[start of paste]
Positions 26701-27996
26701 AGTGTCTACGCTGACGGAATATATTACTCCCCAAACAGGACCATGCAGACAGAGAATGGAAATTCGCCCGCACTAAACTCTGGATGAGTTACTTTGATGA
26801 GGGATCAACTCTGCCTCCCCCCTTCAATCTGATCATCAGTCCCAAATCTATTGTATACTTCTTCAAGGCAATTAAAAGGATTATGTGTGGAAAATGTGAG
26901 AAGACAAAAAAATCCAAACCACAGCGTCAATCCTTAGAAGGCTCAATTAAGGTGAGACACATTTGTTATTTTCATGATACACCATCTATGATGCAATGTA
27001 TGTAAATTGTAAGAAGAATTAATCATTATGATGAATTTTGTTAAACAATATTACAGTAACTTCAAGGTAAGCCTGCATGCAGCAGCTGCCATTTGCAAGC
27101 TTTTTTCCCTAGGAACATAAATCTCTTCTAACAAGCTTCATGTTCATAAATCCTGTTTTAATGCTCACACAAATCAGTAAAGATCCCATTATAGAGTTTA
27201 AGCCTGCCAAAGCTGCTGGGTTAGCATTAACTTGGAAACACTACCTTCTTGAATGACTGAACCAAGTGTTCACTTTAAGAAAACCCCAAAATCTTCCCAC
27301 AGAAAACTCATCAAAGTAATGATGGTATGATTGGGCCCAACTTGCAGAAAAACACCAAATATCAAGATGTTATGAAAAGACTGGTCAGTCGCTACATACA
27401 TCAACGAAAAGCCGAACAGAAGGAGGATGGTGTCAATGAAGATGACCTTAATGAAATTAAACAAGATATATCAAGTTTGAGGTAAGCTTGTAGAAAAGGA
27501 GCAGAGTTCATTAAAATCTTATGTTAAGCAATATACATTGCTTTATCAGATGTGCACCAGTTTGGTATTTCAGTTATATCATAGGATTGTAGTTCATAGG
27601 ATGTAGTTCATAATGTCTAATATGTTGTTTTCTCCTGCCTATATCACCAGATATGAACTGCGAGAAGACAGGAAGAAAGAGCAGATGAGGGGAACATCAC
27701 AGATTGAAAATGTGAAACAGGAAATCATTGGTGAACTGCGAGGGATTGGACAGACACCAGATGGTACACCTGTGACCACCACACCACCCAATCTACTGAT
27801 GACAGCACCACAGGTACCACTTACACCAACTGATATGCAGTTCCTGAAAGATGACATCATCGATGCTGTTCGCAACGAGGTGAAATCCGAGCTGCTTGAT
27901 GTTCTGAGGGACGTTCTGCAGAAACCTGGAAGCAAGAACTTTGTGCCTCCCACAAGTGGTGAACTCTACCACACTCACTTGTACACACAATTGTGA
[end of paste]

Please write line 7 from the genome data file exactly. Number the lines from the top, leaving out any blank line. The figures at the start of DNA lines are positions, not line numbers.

27201 AGCCTGCCAAAGCTGCTGGGTTAGCATTAACTTGGAAACACTACCTTCTTGAATGACTGAACCAAGTGTTCACTTTAAGAAAACCCCAAAATCTTCCCAC